Jun 04, 2014 Newsdesk Latest News, Macau, Top of the deck
The Macau government released on Tuesday the rules for the full smoking ban in all mass-market casino floors in the city. But it is still unclear if the ban will hit premium mass areas, some of which are isolated from main floors, and VIP areas, which are also usually in separate rooms.
“We are still waiting for the Gaming Inspection and Coordination Bureau to put forward a formal definition for VIP areas,” the deputy director of Macau’s Health Bureau, Cheang Seng Ip, said on Wednesday.
According to the new rules, contained in dispatch 141/2014 from Macau’s Chief Executive, casino operators can ask to set up smoking areas with gaming tables and slot machines “in areas that are of limited access to specific games and gamblers”, which GGRAsia understands could mean VIP or even certain premium mass areas. These areas “of limited access” will be defined by the gaming bureau, state the new rules.
The regulations state no maximum size for these areas “of limited access”. The rules just mention that the size of the smoking areas together with the smoking lounges must be smaller than 50 percent of the overall gaming area of the casino.
Premium mass-market players account for the top of the mass market, using bets measured in many thousands of Hong Kong dollars per hand. Macau casino operators have said premium mass players provide higher margins than VIP gamblers because they don’t require the casinos to pay commissions to junket operators. Several casinos already have separate rooms to serve these customers.
The new smoking rules state all mass market casino floors in Macau must go smoke-free starting from October 6, after October’s Golden Week holiday. However, operators will be allowed to build smoking lounges on their mass-market floors, but without any gaming tables or slot machines inside. In theory they would be similar to smoking rooms found at major airports.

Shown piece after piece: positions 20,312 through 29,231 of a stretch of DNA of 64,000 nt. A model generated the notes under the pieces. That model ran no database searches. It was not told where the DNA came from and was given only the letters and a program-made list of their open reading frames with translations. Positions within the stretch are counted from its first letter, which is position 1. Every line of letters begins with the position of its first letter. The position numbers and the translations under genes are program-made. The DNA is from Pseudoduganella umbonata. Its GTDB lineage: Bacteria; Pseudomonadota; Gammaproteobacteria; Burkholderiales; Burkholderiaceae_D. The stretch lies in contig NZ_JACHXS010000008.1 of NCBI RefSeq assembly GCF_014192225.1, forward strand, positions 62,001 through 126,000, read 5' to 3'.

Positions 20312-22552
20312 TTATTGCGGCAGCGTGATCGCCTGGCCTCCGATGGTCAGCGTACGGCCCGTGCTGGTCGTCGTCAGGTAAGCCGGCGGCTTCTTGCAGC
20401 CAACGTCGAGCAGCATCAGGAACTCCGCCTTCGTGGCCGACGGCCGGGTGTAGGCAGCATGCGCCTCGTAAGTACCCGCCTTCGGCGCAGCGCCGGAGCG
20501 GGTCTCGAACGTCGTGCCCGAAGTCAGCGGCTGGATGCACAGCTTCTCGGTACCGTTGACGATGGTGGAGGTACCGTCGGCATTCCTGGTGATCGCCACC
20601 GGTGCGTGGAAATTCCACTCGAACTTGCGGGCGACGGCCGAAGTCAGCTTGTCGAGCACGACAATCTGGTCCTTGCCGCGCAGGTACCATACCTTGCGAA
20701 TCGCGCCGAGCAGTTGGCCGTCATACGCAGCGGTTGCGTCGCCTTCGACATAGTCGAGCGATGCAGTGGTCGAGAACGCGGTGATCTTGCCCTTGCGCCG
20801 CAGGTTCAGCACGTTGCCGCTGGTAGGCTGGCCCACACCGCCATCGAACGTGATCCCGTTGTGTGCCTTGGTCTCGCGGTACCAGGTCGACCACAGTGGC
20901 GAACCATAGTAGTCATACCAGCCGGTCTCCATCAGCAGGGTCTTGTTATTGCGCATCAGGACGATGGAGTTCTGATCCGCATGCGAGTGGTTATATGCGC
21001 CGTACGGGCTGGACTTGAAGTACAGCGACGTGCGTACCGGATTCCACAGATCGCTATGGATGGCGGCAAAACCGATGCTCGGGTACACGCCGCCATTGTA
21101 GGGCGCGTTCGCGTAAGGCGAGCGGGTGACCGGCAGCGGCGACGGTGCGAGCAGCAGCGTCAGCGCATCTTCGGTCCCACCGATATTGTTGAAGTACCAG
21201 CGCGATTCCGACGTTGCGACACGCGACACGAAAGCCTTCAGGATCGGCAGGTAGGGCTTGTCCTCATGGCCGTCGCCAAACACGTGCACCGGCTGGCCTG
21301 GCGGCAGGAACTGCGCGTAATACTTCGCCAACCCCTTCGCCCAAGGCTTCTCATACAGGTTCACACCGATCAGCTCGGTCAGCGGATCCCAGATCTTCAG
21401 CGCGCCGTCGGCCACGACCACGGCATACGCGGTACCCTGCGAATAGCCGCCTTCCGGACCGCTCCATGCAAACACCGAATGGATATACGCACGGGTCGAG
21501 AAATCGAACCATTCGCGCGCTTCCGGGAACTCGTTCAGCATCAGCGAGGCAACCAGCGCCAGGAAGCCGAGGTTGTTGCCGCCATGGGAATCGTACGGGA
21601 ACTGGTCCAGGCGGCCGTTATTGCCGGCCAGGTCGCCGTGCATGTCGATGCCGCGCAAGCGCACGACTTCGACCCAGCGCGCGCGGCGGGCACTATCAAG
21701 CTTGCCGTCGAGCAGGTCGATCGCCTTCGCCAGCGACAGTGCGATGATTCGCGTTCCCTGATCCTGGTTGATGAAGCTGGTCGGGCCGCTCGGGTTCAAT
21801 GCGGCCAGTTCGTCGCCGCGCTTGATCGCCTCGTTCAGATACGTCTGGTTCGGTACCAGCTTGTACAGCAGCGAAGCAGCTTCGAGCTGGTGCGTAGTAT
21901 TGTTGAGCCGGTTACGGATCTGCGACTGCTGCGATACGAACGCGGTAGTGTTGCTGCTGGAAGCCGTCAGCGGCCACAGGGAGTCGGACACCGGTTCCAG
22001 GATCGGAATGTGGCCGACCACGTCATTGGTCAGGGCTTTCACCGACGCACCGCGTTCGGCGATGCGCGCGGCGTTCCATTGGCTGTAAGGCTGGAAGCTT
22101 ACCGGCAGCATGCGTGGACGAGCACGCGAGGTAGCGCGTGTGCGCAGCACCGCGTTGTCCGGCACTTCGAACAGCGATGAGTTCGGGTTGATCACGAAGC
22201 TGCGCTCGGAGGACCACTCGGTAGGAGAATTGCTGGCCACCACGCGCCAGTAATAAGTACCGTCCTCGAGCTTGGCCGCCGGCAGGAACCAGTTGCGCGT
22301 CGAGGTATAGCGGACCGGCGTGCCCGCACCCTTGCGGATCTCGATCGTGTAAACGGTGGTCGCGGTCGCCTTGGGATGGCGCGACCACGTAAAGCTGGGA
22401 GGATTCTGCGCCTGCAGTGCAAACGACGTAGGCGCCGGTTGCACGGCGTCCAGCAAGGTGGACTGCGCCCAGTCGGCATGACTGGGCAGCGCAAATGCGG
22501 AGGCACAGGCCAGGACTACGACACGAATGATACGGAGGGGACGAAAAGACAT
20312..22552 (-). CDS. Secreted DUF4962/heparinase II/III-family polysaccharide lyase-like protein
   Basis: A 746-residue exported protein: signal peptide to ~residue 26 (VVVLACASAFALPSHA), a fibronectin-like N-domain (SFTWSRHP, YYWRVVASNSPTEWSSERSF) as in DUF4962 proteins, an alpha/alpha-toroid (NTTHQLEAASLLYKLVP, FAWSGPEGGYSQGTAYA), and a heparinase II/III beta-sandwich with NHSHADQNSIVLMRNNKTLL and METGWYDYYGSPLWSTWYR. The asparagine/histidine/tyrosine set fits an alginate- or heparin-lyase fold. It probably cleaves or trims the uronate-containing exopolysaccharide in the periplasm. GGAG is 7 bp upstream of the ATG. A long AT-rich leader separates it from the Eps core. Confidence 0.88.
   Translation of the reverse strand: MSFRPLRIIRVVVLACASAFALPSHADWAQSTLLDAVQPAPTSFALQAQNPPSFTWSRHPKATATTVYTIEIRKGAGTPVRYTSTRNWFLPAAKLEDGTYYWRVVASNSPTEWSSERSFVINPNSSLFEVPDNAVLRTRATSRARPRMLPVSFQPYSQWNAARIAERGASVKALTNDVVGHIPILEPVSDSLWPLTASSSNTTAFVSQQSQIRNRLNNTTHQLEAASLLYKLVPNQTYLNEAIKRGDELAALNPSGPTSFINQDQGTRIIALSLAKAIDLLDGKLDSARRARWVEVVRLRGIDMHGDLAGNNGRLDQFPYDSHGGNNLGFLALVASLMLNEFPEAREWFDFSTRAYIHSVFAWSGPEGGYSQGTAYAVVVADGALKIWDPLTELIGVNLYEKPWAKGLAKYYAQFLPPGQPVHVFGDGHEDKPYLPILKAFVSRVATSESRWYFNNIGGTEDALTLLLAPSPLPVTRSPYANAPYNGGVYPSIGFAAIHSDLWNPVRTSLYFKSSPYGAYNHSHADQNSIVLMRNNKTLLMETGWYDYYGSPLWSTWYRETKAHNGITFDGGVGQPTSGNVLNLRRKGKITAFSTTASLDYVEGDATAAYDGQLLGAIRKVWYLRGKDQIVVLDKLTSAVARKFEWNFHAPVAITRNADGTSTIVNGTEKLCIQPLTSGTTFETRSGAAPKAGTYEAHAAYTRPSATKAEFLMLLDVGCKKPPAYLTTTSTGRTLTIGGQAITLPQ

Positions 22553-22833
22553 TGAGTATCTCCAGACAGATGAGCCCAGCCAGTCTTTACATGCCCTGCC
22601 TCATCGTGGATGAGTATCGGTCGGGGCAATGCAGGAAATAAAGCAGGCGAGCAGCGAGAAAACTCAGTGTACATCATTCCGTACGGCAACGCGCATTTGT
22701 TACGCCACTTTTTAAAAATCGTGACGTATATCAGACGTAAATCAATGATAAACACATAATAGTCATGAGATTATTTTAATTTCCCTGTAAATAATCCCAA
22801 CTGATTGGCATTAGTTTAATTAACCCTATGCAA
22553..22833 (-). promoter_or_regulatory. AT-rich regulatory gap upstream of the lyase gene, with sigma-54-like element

The smoking lounges must be physically separate from the rest of the casino floor and have automated sliding doors. There will be no limit on the number of smoking lounges each casino floor can have.
“The smoking ban in mass casino floors will benefit both players and employees,” Mr Cheang said.
A Macau-government sponsored survey released last month showed that 58.4 percent of casino workers were unwilling to work in VIP rooms after the full smoking ban comes into effect on the mass-market floors. But some 12.7 percent of these casino workers would be willing to change their mind in exchange for a special allowance.
Mr Cheang stated that there are no rules for gaming operators to provide special allowances for employees working in smoking areas in VIP rooms, but he said the government expects casino companies do so. “It depends on operators,” he stressed.
Mr Cheang said that casinos which are not able to set up smoking lounges in their mass floors by the time the new rules come into effect will have to go totally smoke-free on their mass floors. But they can later apply to have smoking lounges, he added.
Asked by reporters if there is any target for casinos in Macau to go fully smoke-free, Mr Cheang said it depends on a report to be released by 2015 on the effectiveness of the smoking ban in public places. The smoking ban in public places was introduced in Macau in 2012 and extended to casinos last year. The full ban on smoking on mass casino floors is already “a positive development”, he said.
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